Leonardo da Vinci’s Salvator Mundi has sold at auction for a record-breaking $450 million (£342 million). It raises a number of questions: Can a painting really be worth that much? Why are we still obsessed with da Vinci? And then there’s the question that can give buyers sleepless nights – is it even a da Vinci?
This painting has undergone a remarkable transformation in just a few decades. In the 1950s Salvator Mundi (“Saviour of the World”) was sold for just £45 when it was believed to be a copy. Now it’s worth 10 million times that much. That sale, which far surpasses the previous world record set by Paul Gauguin’s Nafea Faa Ipoipo? (When Will You Marry?), which grossed $300 million in 2015.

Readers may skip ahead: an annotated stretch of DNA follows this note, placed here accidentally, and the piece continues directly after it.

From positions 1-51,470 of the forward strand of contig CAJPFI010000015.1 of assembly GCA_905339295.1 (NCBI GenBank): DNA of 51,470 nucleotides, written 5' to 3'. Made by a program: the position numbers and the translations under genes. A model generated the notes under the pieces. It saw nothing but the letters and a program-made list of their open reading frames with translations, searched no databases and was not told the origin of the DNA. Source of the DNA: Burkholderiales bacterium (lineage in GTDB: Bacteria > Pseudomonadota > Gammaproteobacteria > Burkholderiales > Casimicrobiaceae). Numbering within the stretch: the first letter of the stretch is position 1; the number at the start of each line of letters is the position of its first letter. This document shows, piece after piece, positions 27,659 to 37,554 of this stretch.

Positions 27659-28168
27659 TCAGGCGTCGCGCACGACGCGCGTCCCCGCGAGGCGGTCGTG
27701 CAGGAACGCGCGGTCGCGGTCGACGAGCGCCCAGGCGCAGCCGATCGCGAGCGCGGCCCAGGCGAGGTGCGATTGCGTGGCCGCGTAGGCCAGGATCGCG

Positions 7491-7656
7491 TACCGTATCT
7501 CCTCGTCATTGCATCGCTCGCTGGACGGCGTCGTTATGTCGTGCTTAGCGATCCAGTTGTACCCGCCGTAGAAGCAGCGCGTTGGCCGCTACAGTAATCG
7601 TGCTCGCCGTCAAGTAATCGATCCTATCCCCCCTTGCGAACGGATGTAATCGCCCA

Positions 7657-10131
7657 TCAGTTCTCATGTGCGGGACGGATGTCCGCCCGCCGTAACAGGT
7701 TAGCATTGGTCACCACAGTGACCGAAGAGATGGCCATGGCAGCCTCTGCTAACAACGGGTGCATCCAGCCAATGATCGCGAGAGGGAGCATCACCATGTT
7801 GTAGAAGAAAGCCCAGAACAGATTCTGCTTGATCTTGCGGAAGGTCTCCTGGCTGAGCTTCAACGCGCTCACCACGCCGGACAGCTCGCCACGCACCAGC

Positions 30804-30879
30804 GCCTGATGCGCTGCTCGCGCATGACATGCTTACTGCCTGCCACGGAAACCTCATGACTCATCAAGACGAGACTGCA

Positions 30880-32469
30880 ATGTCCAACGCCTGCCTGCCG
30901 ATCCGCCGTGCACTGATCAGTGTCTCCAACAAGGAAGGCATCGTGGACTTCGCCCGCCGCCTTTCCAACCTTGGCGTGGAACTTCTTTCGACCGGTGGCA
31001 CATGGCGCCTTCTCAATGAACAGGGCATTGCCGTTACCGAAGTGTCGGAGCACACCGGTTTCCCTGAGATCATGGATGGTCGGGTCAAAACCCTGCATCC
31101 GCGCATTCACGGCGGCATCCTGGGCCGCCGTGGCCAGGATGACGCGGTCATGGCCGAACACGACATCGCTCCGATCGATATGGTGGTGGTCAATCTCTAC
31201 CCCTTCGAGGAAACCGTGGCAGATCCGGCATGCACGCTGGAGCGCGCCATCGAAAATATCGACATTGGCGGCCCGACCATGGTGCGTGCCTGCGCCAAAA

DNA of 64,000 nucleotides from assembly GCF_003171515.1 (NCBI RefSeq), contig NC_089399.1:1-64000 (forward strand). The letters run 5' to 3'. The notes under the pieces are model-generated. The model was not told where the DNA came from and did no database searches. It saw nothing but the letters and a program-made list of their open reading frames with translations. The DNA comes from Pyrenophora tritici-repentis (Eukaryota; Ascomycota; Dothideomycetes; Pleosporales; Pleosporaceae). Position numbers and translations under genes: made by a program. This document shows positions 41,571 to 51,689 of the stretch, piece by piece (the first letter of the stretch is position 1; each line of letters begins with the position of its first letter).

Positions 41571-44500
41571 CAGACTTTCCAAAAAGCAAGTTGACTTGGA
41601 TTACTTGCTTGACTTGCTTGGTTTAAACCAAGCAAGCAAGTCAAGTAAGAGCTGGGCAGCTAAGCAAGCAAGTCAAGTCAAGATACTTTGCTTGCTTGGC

It is undeniable that most of this value is based on Leonardo’s name. An attractive copy of Salvator Mundia, painted by Leonardo’s assistant Gian Giacomo Caprotti (nicknamed “Salai”), sold at Sotheby’s 10 years ago for just $656,000 – sheer pocket money compared to the amount that changed hands for the original. But the painting’s unusual provenance and some uncharacteristic artistic choices cast doubt on its authenticity. Here are four details that worry the experts:
1. The sphere
https://www.telegraph.co.uk/art/artists/salvator-mundi-mystery-orb-worlds-expensive-painting-real-leonardo/ is the world’s most expensive painting a real Leonardo?